Particularly in Europe, academics with research interests in parapsychology are taking up posts within higher education institutions. Naturally these researchers become involved with teaching students and, as a result, many student projects are being conducted under their supervision. This raises the question of the evidential status of such projects. For instance, might they contain unreported flaws? Should they be included in meta-analyses of psi research? Furthermore, as there are far more student projects than there are parapsychologists, does the database of student projects form a significant file-drawer for parapsychology if these projects remain unpublished? To some extent these questions may be answered by taking into consideration the pedagogical context of the student projects: does the supervisor maintain strict control so that the student is essentially a research assistant, or is the student given some freedom to develop his or her scientific curiosity but also to make mistakes (and--we hope-learn from them)? This paper aims to encourage consideration of these important issues for modern-day parapsychology by looking in detail at the undergraduate student projects conducted at the Koestler Parapsychology Unit (KPU).
The KPU is a research group situated within the School of Philosophy, Psychology, and Language Sciences at the University of Edinburgh, Scotland. The KPU initially grew tip around the Koestler Professor of Parapsychology, Robert Morris, (2) who held this position from 1985 until his death in 2004. The KPU consists of teaching staff, research staff, and postgraduate students whose area of interest and expertise is parapsychology and the psychology of anomalous experiences and beliefs. While Bob Morris was Koestler Professor, KPU researchers included (in alphabetical order) Deborah Delanoy, Peter Lamont, Julie Milton, Fiona Steinkamp, Paul Stevens, and Caroline Watt.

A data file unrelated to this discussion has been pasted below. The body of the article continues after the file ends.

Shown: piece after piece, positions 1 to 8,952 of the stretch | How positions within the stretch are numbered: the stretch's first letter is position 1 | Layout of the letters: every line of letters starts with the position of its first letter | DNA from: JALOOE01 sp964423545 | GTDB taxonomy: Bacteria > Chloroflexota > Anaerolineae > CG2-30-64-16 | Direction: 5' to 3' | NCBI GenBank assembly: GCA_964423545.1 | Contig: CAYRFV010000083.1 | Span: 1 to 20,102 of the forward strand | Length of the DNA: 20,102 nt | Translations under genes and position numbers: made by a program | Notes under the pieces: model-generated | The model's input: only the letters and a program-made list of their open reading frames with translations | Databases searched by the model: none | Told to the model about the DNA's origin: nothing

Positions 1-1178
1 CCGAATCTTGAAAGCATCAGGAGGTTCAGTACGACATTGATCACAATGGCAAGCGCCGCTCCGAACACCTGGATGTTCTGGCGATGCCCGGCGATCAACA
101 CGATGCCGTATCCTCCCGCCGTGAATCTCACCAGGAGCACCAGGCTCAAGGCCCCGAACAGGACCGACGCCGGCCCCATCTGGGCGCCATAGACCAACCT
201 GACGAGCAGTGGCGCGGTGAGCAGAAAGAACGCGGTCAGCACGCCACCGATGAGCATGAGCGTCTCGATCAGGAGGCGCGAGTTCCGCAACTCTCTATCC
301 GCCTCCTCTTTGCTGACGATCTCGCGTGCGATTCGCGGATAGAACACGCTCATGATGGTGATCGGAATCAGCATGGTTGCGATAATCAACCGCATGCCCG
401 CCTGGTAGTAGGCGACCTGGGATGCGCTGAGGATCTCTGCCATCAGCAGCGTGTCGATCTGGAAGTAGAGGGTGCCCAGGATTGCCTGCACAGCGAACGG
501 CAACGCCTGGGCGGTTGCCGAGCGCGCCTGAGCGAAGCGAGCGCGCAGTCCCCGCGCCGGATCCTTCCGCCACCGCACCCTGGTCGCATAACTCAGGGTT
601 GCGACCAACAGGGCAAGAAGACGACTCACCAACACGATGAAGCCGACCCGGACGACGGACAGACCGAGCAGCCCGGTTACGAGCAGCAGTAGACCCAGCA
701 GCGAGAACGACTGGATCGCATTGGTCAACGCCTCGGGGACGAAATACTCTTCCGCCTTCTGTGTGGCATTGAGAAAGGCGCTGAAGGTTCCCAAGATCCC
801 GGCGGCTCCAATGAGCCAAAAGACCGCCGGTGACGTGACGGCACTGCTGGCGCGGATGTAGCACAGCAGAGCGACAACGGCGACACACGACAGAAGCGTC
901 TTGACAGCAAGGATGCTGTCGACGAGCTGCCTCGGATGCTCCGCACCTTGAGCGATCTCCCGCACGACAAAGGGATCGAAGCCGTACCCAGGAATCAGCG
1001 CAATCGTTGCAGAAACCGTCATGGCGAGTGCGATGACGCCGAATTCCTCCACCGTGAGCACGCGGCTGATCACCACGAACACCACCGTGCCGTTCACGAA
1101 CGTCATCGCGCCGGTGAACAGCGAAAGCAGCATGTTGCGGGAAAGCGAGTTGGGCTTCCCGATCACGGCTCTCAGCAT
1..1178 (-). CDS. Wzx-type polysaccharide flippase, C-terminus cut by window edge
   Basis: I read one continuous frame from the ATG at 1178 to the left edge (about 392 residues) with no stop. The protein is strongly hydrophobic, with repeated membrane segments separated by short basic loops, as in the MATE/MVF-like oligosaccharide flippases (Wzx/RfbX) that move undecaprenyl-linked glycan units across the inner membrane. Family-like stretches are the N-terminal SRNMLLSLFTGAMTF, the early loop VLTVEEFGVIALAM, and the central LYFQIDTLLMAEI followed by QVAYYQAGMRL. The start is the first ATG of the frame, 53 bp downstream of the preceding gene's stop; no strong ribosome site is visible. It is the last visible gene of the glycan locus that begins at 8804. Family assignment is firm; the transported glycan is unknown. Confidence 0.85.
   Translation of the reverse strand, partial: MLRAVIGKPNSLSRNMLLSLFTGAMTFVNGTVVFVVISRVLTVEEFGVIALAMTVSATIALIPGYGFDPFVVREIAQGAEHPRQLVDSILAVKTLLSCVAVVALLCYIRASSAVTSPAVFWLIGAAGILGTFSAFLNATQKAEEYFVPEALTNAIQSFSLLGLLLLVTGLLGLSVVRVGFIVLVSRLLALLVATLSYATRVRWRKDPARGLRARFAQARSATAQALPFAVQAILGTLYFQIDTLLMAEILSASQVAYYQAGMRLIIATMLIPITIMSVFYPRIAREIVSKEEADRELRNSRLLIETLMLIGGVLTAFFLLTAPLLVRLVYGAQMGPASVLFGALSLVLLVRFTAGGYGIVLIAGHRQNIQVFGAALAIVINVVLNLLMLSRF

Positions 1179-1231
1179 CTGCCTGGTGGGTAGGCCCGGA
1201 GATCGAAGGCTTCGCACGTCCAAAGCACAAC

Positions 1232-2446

KPU members have always played a role in teaching psychology undergraduate and postgraduate students. The undergraduate psychology course at the University of Edinburgh is 4 years long. The single most substantial piece of work that undergraduate students produce is their final-year project and thesis. In this, students are able to apply their methodological and statistical training to topics in which they have a particular interest, under the supervision of staff with relevant expertise. Students can choose their thesis topic from a selection offered by staff. They are also free to approach staff with their own research idea, in which case the staff member may agree to supervise, so the degree to which the project topic is driven by a supervisor's own research agenda varies depending on his or her pedagogical and research goals. Some may exert strict control so that the project addresses a tightly specified question in their research program and is methodologically sound. In this case, the student is essentially acting in the role of research assistant or coinvestigator. Others may prefer to encourage students to think creatively and follow their scientific curiosity. Here the project is less likely to contribute to a systematic research program, and--in the hands of less able students--study quality may suffer. The project is written up as a thesis of around 11,000 words that is graded and contributes towards the student's overall degree grade.
To illustrate the issues raised by student parapsychology projects, this paper presents a descriptive overview of the final-year projects that have been supervised by KPU staff since its inception. These may act as a large number of pilot projects that might help guide future research. As these final-year projects are mostly unpublished, they may also place published studies in a wider context with respect to possible file-drawer effects. The KPU-supervised projects consist of two types: those that include a psi task and those that do not. As space is limited, I will only briefly describe the non-psi projects before going into the psi projects in greater detail. …